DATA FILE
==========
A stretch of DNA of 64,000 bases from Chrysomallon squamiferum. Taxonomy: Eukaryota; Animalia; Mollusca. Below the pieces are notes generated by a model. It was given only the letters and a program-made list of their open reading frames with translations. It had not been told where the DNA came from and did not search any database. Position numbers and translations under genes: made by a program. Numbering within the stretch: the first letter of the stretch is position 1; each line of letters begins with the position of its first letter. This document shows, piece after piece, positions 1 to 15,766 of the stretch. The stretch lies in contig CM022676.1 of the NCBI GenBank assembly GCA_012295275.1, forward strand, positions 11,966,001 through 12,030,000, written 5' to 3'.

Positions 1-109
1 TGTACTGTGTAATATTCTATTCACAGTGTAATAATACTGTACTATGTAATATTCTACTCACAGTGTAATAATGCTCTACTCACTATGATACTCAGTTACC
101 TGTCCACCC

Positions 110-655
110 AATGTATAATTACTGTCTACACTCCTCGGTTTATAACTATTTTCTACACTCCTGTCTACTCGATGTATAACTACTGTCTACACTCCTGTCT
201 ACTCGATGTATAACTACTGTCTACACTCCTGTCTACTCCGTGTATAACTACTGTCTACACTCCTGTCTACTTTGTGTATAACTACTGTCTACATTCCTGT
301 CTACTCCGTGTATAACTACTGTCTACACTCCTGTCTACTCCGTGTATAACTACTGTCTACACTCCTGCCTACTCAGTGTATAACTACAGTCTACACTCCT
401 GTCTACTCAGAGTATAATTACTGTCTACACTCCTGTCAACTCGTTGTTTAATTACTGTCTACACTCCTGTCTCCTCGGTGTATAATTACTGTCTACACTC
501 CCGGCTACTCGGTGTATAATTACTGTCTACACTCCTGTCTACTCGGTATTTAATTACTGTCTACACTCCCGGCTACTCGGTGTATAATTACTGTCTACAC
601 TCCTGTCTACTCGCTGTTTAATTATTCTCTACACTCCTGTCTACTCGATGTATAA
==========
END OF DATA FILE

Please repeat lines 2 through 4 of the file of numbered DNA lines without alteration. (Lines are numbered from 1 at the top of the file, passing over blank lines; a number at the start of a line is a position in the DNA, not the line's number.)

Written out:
Positions 1-109
1 TGTACTGTGTAATATTCTATTCACAGTGTAATAATACTGTACTATGTAATATTCTACTCACAGTGTAATAATGCTCTACTCACTATGATACTCAGTTACC
101 TGTCCACCC